[ C3-3t1 (1): x^3 - a*x^2 - 3^2*x + a, C5-5t1 (4): x^5 - a^2*x^4 - 2*5*(2*a^2+5)*x^3 + 2*a^2*(2*a^2+5)*x^2 + (24*a^4+300*a^2+625)*x + a^2*(36*a^2+95), C7-7t1 (10): x^7 + (a^3+2*a^2-a+13)*x^6 + 3*(a^2-a+2)*(a^3+a+9)*x^5 + (3*a^7-9*a^6+27*a^5-22*a^4+6*a^3+84*a^2-121*a+75)*x^4 + (a^2-a+2)*(a^7-5*a^6+15*a^5-32*a^4+20*a^3+14*a^2-113*a-1)*x^3 + (-a^10+5*a^9-25*a^8+61*a^7-126*a^6+117*a^5-58*a^4-155*a^3+ 168*a^2-80*a-44)*x^2 + (-a^10+8*a^9-30*a^8+75*a^7-102*a^6+89*a^5+34*a^4-56*a^3+113*a^2+42*a-17)*x + a^9-7*a^8+23*a^7-42*a^6+28*a^5+19*a^4-60*a^3-2*a^2+16*a-1 ]Can one improve the upper bound or to prove a lower bound for a possible degree?
F7 (2): a*x^6*(a*x-1) + (7*a^2+13*a+7)*(x^5+x^4+x^3+x^2+x+1 + a)that are regular and quite symmetric, suggesting that there could be a construction out there for all (or at least infinitely many?) primes p. Is that the case? Specifically, is there a better family for F11?
F:=Family("x^8-6*a*x^4-8*b*x^2-3*a^2": nocheckregular); F;
GL(2,3) (2,1): x^8-6*a*x^4-8*b*x^2-3*a^2
x^2 + 3What is the way to construct good regular GL2(F3)-families, or, even better, regular GL2(Z/nZ)-families for all n?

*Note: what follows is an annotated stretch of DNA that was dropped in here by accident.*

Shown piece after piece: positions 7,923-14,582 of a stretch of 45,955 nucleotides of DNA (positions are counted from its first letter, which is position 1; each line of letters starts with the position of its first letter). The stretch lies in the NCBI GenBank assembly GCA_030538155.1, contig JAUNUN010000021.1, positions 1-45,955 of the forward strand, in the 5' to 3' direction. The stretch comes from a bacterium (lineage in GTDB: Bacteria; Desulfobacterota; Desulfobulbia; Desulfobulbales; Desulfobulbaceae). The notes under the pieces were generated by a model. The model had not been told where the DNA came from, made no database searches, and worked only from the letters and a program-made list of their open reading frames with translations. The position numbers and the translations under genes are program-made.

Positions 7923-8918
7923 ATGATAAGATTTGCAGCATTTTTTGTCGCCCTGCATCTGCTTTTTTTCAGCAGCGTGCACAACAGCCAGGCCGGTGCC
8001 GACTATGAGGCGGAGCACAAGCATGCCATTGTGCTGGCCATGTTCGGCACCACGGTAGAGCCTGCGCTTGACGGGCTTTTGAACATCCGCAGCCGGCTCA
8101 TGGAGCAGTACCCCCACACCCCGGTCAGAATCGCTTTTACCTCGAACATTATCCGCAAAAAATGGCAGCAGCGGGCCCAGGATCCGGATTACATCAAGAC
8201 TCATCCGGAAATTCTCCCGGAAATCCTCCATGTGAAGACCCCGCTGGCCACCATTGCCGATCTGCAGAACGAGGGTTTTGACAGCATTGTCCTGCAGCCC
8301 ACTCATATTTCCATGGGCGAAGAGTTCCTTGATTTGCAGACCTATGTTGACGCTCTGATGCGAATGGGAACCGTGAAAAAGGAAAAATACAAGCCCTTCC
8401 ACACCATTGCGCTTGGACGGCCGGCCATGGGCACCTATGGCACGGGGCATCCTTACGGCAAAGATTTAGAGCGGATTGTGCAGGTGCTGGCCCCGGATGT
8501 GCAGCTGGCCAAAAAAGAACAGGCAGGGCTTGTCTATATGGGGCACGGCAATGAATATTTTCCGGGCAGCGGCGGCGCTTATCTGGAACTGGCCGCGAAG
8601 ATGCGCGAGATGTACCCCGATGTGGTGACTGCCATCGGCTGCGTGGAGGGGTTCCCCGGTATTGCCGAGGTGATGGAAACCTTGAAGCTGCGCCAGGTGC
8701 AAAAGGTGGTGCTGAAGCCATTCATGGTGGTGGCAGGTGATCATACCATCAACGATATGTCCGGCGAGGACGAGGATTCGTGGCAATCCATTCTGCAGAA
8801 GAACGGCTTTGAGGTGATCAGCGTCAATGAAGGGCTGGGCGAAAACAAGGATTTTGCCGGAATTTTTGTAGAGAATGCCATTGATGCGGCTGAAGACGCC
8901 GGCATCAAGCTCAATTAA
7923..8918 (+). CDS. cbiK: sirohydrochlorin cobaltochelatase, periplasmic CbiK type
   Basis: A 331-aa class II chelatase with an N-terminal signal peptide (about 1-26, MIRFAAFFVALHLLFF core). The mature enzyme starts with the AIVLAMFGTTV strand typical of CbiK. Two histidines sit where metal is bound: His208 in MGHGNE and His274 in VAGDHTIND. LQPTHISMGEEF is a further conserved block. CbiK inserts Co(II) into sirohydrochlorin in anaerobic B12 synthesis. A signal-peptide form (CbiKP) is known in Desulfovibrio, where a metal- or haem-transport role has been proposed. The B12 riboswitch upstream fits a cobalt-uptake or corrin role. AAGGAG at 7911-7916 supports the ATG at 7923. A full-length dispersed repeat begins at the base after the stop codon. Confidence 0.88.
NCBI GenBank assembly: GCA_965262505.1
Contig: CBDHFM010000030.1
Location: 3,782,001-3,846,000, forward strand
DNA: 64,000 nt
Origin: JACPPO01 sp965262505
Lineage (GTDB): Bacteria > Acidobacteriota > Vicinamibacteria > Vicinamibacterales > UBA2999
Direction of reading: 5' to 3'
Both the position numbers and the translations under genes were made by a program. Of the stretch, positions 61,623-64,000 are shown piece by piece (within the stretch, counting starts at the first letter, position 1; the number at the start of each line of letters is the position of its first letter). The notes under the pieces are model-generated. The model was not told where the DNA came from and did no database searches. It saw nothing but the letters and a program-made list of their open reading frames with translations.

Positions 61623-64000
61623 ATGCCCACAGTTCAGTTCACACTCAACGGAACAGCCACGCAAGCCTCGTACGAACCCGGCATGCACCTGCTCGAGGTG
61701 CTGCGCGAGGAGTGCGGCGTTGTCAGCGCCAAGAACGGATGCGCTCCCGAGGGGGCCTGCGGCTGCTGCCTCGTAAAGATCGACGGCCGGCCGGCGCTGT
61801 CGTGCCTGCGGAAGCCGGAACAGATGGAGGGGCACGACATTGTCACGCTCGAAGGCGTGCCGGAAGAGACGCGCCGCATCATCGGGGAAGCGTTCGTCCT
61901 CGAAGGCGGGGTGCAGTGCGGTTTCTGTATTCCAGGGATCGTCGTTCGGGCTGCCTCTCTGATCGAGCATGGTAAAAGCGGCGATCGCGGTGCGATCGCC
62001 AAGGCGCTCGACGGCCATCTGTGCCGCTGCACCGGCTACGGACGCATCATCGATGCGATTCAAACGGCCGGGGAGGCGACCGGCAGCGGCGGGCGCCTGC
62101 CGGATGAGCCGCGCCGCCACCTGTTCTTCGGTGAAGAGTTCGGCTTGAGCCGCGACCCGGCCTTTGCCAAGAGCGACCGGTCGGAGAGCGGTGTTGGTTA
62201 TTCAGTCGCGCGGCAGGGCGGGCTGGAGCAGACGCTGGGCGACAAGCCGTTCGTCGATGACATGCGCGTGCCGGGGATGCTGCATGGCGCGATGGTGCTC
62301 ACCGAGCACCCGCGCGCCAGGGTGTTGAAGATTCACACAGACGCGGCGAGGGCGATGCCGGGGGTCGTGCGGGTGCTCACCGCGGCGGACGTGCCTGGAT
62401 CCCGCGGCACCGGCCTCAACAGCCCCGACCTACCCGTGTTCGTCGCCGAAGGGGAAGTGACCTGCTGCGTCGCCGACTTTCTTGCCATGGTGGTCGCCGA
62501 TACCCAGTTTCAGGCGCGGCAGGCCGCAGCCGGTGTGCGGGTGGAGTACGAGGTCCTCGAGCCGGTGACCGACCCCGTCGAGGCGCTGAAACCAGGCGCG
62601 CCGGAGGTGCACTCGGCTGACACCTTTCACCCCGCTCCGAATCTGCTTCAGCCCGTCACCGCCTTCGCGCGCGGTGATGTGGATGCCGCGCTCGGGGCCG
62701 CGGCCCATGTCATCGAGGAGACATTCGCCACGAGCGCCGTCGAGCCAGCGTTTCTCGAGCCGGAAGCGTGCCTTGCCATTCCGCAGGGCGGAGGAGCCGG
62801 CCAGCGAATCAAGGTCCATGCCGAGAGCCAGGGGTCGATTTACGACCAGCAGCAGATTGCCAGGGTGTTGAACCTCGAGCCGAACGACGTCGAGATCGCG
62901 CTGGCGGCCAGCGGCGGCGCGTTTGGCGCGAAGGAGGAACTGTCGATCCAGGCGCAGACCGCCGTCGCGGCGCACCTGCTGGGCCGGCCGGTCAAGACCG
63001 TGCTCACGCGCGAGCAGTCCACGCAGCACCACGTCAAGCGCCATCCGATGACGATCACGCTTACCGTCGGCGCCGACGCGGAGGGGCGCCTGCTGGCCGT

R<x>:=PolynomialRing(Rationals()); L:=[ x^7-x^6-3*x^5+x^4+4*x^3-x^2-x+1, x^7-2*x^6-x^5+4*x^4-3*x^2-x+1, x^7-x^6-4*x^5+x^4+4*x^3-3*x+1, x^7-x^6+2*x^5-3*x^4-4*x^3+2*x^2+3*x+1, x^7-x^6+2*x^5+2*x^4-5*x^3+7*x^2-5*x+1, x^7-3*x^6+3*x^5+3*x^4-13*x^3+17*x^2-10*x+1, x^7-2*x^5-4*x^4-x^3+5*x^2+5*x+1, x^7-x^6+x^5-4*x^4+4*x^3-5*x^2+2*x+1, x^7-x^6-3*x^5-x^4+2*x^3+4*x^2+4*x+1, x^7-2*x^6+4*x^4-3*x^3-4*x^2+2*x+1 ]; for f1,f2 in L do F:=Family(Sprintf("%o+a*(%o)",f1,f2-f1)); if F cmpne false and IsIsomorphic(Group(F),PSL(2,7)) then F; end if; end for;
PSL(2,7) (1): x^7 + (-a-1)*x^6 + 3*(a-1)*x^5 + (3*a+1)*x^4 + (-7*a+4)*x^3 + (-3*a-1)*x^2 + (3*a-1)*x + 1 PSL(2,7) (1): x^7 - x^6 + (5*a-4)*x^5 + (-5*a+1)*x^4 + 2^2*x^3 - 5*a*x^2 + (5*a-3)*x + 1 PSL(2,7) (1): x^7 - a*x^6 + (-a-2)*x^5 + (3*a-4)*x^4 + (3*a-1)*x^3 + (-a+5)*x^2 + (-a+5)*x + 1 PSL(2,7) (1): x^7 - x^6 + (-5*a+1)*x^5 + (5*a-4)*x^4 + 2^2*x^3 + 5*(a-1)*x^2 + (-5*a+2)*x + 1 PSL(2,7) (1): x^7 + (a-1)*x^6 + (a-3)*x^5 + (-3*a-1)*x^4 + (-3*a+2)*x^3 + (a+4)*x^2 + (a+4)*x + 1 PSL(2,7) (1): x^7 + (a-2)*x^6 - 3*a*x^5 + (-3*a+4)*x^4 + (7*a-3)*x^3 + (3*a-4)*x^2 + (-3*a+2)*x + 1Such families are often the best known families for a given group as they have small coefficients, and they give an excellent sanity check for the more theoretical constructions for how good they are. For PSL2(F7), this can be pushed much further - see Malle's paper, §3.1, §4. But for other groups, for instance GL2(F3), it seems quite difficult to find even one family from thousands of examples. Is there a good algorithm to detect or construct 1- (or more) parameter families from a list of examples?